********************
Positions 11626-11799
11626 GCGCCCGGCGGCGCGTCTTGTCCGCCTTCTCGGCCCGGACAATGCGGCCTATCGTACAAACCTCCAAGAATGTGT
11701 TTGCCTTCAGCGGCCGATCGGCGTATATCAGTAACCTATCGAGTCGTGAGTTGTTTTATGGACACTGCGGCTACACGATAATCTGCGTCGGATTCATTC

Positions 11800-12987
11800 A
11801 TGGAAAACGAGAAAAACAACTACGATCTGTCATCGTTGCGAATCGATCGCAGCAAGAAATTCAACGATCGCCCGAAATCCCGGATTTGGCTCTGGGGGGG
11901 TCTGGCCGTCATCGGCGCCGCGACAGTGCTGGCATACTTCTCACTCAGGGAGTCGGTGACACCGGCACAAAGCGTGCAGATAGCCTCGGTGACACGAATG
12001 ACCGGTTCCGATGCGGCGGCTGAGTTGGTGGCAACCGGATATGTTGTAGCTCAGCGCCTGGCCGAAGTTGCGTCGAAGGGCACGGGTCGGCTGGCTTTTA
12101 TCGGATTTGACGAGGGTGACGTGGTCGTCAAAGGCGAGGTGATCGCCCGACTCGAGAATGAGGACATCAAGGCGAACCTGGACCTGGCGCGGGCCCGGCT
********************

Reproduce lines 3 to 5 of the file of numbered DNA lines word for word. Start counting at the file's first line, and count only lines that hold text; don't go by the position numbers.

11701 TTGCCTTCAGCGGCCGATCGGCGTATATCAGTAACCTATCGAGTCGTGAGTTGTTTTATGGACACTGCGGCTACACGATAATCTGCGTCGGATTCATTC

Positions 11800-12987
11800 A